Site Of The First Public School
Embedded in the sidewalk on School Street is a mosaic commemorating the site of the first public school in English America. The history of the Boston Public School System begins in the earliest days of the colony. The colonists quickly established the church, and then the school. In 1635, the first school opened, with Philemon Purmont appointed school-master. This was the famous Boston Latin School, which has flourished from that time to now. The first school building was located on School Street, just to the right of today's mosaic and where the Benjamin Franklin Statue now stands. The second school building was on the opposite side of the street, where part of the Parker House is now located.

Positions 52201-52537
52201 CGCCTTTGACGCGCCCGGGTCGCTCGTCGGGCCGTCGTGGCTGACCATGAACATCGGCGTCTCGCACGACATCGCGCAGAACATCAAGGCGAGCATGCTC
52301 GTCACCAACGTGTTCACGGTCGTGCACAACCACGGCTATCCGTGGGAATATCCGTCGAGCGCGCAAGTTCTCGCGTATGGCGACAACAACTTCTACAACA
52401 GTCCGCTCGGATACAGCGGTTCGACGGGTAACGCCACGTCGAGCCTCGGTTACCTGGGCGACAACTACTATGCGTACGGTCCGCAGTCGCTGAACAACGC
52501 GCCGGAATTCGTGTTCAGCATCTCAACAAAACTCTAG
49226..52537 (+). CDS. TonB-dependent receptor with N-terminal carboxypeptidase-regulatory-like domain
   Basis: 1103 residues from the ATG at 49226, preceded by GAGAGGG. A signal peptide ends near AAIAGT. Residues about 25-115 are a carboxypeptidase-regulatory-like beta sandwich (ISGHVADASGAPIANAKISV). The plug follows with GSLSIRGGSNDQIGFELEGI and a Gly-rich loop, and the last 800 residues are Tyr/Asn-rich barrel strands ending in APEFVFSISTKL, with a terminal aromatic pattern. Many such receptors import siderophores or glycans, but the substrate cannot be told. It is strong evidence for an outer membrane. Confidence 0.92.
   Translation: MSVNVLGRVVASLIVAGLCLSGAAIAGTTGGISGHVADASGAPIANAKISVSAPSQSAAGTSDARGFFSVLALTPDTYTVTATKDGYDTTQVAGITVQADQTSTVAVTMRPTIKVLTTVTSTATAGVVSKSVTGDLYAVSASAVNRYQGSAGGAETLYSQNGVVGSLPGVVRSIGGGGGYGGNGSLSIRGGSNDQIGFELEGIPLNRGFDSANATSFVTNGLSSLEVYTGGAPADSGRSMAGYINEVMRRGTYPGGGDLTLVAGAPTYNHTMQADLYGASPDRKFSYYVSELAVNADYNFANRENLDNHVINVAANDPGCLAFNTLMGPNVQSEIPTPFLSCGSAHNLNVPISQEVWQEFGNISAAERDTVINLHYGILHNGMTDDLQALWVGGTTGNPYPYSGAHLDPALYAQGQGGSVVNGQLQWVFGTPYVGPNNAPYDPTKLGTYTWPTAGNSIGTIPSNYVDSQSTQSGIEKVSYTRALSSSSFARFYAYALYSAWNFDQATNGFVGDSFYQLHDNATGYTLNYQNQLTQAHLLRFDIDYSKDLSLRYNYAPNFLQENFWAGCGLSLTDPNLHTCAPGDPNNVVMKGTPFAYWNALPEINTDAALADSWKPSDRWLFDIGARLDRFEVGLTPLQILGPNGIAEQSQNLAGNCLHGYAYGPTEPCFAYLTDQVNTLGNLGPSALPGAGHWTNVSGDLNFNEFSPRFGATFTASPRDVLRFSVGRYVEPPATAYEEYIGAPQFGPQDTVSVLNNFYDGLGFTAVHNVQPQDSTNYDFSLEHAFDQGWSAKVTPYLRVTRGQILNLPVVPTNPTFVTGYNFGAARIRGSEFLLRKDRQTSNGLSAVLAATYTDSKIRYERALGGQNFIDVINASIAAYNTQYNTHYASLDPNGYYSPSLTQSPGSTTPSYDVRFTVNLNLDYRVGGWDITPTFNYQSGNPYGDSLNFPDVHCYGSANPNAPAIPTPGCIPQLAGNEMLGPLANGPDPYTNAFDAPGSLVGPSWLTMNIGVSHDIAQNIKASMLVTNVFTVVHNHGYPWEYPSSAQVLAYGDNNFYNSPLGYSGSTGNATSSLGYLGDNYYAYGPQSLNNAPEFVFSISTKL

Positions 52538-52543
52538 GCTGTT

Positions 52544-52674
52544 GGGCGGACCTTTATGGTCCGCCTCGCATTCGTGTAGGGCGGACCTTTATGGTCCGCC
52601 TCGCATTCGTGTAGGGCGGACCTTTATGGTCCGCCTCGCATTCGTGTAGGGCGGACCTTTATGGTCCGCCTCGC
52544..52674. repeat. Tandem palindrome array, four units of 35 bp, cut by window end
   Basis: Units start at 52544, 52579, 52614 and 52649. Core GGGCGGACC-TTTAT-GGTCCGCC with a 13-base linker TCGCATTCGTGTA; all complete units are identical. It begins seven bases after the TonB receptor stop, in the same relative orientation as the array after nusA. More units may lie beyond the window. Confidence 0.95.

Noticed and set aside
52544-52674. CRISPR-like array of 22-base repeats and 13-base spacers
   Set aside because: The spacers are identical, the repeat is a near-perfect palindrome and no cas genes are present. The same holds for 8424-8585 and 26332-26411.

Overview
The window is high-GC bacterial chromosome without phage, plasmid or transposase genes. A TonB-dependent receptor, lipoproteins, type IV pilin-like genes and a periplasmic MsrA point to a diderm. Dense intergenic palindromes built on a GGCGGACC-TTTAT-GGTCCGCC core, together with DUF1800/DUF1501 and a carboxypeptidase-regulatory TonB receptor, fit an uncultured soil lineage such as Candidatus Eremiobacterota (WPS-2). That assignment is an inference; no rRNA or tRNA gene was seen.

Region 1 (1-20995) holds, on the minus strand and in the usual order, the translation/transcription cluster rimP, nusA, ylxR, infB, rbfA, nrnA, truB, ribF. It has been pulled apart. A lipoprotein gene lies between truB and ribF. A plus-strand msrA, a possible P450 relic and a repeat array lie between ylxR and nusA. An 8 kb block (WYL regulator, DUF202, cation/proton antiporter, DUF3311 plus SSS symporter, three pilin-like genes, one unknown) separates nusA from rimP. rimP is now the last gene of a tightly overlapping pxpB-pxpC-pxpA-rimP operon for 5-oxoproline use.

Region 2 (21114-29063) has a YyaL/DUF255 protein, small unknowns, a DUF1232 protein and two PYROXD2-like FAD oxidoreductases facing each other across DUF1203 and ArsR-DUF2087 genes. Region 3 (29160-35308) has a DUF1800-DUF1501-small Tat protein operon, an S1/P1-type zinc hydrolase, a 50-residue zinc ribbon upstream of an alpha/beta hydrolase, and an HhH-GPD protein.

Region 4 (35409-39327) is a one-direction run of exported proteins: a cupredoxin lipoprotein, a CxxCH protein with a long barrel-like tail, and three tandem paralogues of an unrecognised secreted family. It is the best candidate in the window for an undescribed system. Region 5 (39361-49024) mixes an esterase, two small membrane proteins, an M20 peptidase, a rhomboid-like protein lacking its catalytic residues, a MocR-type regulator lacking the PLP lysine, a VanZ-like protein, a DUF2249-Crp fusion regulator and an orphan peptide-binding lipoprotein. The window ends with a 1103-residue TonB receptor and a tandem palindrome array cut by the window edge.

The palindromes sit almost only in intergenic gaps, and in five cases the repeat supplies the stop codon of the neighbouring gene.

It is believed that establishment of the first school was largely due to the work by John Cotton. Cotton was born in Derby [pronounced "Darby"] England, in 1585. He brought a knowledge of the Free Grammar School founded there by Queen Mary, in which Latin and Greek were taught. Two years after he arrived in colonial Boston in 1633, the new school was established. Also after his arrival, the Thursday Lecture Series [religious teachings] was started, and the weekly market day, both of which were customs of the older town in the mother country.
The Boston Latin School still flourishes today, with its high academic standards. The school can boast of a Hall of Fame of famous graduates, including: Samuel Adams, Henry Ward Beecher, Leonard Bernstein, Charles Bulfinch, Ralph Waldo Emerson, Edward Everett, John Hancock, Joseph Kennedy, Henry Knox, Cotton Mather, Wendell Phillips, Josiah Quincy, and Charles Sumner.
Contact Information & Address:
First Public School Site (Boston Latin)
45 School Street, Boston, MA